By Amesh A. Adalja, MD, FACP, FACEP, March 7, 2014
Several vaccine-preventable diseases are reappearing, seemingly as a result of waning immunity, lax attitudes about vaccination, and importations from abroad. Pertussis and measles are 2 that occur with some regularity, but mumps outbreaks have occurred as well. The recent announcement of a 13-person cluster of mumps cases among a highly-vaccinated student body at Fordham University underscores the fact that immunity can wane over time.1
Mumps is a viral illness characterized by swelling of the salivary glands, a featured noted by Hippocrates in the 5th century BC. Most cases are uncomplicated; however, in rare instances, meningoencephalitis may occur. Epididymo-orchitis can occur in up to 25% of males, especially those who are post-pubertal. After an incubation period of 16-18 days, nonspecific viral symptoms may occur, followed by parotid gland tenderness and swelling within 1 day. Up to 20% of cases are asymptomatic.2,3
Vaccination against mumps has been available since 1967 in the US. Current recommendations call for 2 doses, with the first administered at age 12-15 months and the second at age 4-6 years as part of the combined MMR or MMRV vaccines. A 2-dose regimen confers immunity to 88% of those vaccinated, and coverage rates are very high within the US.3
Before the Fordham outbreak, 2 other recent outbreaks of mumps caused large blips in the number of US cases. The first occurred in 2006 when an outbreak centered on an Iowa college campus eventually accrued 6,584 cases. The majority of patients were adequately vaccinated. The other outbreak occurred in the northeast US in 2009, and was sparked by a boy who had travelled to the UK in the midst of an outbreak there. Again, most of the patients were appropriately vaccinated.3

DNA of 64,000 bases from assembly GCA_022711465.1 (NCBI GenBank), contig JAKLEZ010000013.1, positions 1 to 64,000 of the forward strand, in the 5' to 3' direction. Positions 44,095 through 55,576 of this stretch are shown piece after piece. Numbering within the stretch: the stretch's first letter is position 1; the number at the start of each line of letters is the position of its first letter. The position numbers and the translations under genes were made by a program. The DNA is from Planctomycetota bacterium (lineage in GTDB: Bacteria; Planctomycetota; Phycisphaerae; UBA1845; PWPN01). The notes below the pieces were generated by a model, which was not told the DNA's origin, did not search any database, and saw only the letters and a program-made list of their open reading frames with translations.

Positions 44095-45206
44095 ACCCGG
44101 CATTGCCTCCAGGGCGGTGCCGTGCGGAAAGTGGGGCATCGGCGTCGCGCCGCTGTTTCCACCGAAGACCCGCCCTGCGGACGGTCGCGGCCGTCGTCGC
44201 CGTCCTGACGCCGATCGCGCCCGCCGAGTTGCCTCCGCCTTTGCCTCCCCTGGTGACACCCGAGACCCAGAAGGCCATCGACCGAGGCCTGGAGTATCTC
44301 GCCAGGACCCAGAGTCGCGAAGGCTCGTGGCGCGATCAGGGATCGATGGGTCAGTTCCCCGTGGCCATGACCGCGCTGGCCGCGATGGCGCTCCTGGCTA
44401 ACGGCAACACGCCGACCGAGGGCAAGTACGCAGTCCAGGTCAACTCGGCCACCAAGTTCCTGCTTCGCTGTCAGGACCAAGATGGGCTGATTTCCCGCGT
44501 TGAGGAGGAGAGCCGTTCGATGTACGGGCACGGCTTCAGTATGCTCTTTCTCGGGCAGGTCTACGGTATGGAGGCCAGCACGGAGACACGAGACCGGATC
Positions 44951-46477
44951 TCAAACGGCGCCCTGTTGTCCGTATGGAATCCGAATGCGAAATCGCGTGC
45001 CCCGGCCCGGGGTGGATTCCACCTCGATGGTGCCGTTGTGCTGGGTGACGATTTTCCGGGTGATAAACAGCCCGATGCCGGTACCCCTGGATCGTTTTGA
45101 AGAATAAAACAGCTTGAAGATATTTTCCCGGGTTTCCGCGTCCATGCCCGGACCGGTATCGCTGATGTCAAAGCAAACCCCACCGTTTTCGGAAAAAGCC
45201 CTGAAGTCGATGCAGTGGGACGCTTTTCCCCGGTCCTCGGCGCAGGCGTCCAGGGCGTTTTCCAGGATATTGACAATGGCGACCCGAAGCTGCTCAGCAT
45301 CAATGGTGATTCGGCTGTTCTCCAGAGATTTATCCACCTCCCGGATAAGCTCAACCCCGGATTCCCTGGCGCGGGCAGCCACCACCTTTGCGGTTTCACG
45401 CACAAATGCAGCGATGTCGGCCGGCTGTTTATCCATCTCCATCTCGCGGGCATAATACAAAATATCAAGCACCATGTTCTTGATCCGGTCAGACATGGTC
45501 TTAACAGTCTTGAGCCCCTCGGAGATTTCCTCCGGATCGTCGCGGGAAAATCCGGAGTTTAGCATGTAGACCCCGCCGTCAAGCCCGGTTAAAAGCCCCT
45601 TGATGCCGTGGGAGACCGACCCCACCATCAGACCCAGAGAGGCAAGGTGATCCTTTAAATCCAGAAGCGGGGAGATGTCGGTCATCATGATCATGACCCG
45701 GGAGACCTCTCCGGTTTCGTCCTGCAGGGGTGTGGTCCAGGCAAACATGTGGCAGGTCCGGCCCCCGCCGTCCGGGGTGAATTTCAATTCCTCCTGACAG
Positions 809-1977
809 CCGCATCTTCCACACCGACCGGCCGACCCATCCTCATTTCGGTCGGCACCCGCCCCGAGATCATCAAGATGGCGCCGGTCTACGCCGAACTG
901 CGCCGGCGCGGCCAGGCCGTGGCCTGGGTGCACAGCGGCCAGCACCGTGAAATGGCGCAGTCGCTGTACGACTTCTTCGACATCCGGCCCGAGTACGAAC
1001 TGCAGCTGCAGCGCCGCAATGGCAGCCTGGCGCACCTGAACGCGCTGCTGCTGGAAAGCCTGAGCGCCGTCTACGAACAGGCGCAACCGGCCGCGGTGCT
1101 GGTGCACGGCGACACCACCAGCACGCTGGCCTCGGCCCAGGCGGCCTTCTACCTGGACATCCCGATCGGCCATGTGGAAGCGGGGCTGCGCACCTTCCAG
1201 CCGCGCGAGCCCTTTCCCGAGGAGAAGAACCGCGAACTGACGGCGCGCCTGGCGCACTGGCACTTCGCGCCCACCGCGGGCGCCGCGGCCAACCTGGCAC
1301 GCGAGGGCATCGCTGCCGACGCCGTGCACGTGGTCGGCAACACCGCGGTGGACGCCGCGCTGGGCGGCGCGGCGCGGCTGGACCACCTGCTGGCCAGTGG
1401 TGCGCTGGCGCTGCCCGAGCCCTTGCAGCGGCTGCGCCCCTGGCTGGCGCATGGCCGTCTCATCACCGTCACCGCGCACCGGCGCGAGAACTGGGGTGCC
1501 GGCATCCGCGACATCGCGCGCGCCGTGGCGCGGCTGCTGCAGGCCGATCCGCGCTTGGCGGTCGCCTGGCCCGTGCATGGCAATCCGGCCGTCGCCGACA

It is not clear why mumps outbreaks are occurring highly vaccinated populations. What makes these outbreaks particularly puzzling is that the 2-dose vaccine regimen provides robust immunity and has seemingly controlled mumps in the past. Further, a third dose did not demonstrate a statistically significant protective effect when administered during the 2009 outbreak.4 Past and current experiences, therefore, raise important questions that warrant study:
How are the outbreak strains related to the vaccine strains?
Why are mumps outbreaks occurring now instead of when vaccine coverage was lower?
Does crowding in college dormitories overwhelm immunity?
Are there super-spreaders whose viral shedding exceeds vaccine protection?
Thirteen Fordham students believed to have mumps. CBS New York. http://newyork.cbslocal.com/2014/02/20/13-fordham-university-students-believed-to-have-mumps. Accessed March 4, 2014.
Litman N, Baum SG. Mumps virus. In: Mandell GL, Bennett JE, Dolin R, eds. Mandell, Douglas, and Bennett's Principles and Practice of Infectious Diseases. 7th ed. Philadelphia, PA: Churchill Livingstone; 2010.
Mumps. CDC Web site. http://www.cdc.gov/mumps. Accessed March 4, 2014.
Parker Fiebelkorn A, Lawler J, Curns AT, et al. Mumps Postexposure Prophylaxis with a Third Dose of Measles-Mumps-Rubella Vaccine, Orange County, New York, USA. Emerg Infect Dis. 2013. Sep;19(9): 1411-7. http://wwwnc.cdc.gov/eid/article/19/9/13-0299_article.htm. Accessed March 4, 2014.
Clinicians' Biosecurity Resource